Yes. The credit card company can get a judgment against you from the court ordering you to pay the debt. If you can't, your wages can be garnished. In a situation like this, it's best to proacticontact the lender and work out a payment plan rather than have it turned over to a court. Texas does not allow wage garnishment unless it is the only method for a creditor to execute a judgment. The state does allow levy of bank accounts (including joint accounts) seizure and sale of non exempt property belonging to the debtor, and liens against real property (but not a forced sale of a primary residence). Texas is a community property state which means that in some instances joint marital property can be seized, levied or have a lien placed against it when only one spouse is the debtor. I work in the business in Texas and no your property cannot be seized or bank account cannot be levied for a credit card debt LUCKILY, TEXAS IS THE ONLY STATE THAT DOES NOT ALLOW WAGE GARNISHMENTS BY CREDIT CARD COMPANYS. WAGES CAN ONLY BE GARNISHED FROM THE IRS OR FOR CHILD SUPPORT.
If you are being sued by a credit card company can they take your house?
If you don't pay your credit card bill... yes.
Yes you can.
A person can be sued in any state for any amount. Texas does however have quite liberal exemptions for protecting personal and real property.
Your bank sets the limit. But yes.
Of course, and they can be sued if they don't pay.
get a job(s!) and pay off the debt
Yes. Every time you sign for a purchase, you are agreeing to the terms and conditions of use of the credit card which includes repayment. If you don't repay the debt, you will be sued for not only the credit card charges but for interest and probably legal fees, too.
Yes. It happened to my neighbor and they couldn't sell until the debt was settled. True, but this would only happen if the credit card company first sued to collect the debt and was successful in obtaining a judgment.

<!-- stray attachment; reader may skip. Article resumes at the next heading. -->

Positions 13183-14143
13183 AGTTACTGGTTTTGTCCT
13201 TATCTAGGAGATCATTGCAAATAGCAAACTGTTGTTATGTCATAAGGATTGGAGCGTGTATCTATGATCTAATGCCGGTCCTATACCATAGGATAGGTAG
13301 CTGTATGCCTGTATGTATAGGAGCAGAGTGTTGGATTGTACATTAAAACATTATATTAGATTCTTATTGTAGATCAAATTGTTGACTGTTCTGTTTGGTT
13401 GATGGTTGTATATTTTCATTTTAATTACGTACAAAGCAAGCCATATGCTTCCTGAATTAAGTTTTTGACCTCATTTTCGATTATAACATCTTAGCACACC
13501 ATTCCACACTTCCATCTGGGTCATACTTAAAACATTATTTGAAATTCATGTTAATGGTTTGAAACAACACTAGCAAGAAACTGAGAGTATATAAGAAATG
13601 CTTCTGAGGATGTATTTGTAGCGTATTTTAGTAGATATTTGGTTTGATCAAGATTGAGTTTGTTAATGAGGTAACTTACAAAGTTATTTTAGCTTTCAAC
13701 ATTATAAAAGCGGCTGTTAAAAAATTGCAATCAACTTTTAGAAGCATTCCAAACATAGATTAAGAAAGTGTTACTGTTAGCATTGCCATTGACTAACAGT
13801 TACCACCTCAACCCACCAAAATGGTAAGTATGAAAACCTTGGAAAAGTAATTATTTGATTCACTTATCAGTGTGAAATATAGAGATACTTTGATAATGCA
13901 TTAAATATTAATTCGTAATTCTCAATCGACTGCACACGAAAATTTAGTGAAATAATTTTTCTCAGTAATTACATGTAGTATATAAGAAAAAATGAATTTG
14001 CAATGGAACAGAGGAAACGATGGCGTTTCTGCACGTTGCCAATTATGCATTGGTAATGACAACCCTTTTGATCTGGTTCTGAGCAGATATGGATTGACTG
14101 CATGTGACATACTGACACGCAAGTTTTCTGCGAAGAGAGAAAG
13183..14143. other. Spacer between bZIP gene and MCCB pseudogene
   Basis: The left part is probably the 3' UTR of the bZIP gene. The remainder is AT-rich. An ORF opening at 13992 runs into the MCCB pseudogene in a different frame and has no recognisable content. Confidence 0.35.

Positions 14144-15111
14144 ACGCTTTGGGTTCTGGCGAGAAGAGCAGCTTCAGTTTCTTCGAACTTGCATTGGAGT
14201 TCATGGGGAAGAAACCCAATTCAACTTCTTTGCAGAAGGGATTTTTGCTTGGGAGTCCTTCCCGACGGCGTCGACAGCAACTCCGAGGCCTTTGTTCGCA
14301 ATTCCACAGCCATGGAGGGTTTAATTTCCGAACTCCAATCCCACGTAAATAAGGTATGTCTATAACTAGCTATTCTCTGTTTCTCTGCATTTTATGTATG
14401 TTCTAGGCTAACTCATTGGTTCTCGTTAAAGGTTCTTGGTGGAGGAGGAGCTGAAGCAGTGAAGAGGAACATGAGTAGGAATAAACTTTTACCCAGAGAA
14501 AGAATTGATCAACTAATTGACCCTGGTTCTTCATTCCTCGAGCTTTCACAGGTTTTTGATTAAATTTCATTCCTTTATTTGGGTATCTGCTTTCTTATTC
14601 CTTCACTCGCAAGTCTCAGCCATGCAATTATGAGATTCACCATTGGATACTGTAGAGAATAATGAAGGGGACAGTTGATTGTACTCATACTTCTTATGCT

In general, yes, however if you don't, you will (normally) automatically lose the case.
A person's wages can not be garnished unless a judgment is obtained in court against that person. People get sued all the time for credit card debt. Once the credit card company gets a judgment, then they can garnish wages.
Yes. You can be sued for for unpaid debt no matter where you live. Further more, this debt WILL affect your financial standing in Australia and your ability to get credit here.
Yes, the credit report has no bearing on whether a debt is valid and subject to litigation.
Yes, contrary to what some believe a consumer can be sued for unsecured debt (credit cards, promissory notes, pay day loans,etc.)
Garnishments can only be issued on debts which have been taken to court and a judgment has been issued. A person can be sued and taken to court for a credit card debt.
Yes, if it is not a perfected lien against real property and the debt was discharged in the bankruptcy.
You can file bankrupcy and still keep what you want to pay for. This stops the harrasement and keeps them from taking everything you own.
Yes, 6 years is the SOL on credit card debt in Michigan. It is not only the last payment made on the card. If you made a charge on the card after the payment then it would be after that. Basically the SOL clock starts ticking when the last activity was made on the card by YOU - not the credit card company. Once that period is up, you can no longer legally be sued for the debt. Although some collection agencies will try it. Learn your debt collection rights by reading up on the FDCPA.
Sure you can be sued. Any debt collector may sue you for amounts owed under a debt they have purchased from your original creditor. They can pursue a judgment, which is a court order to repay the debt. You may wish to check with a licensed attorney, since North Carolina has some restrictions on garnishments that other states may allow.
its is 7 years since last payment made on the credit card
Yes, credit cards are considered open accounts, all states have SOL's pertaining to the time limit in which a debtor can be sued. You can find out what the SOL for your state is by visiting www.fair-credit-collection.com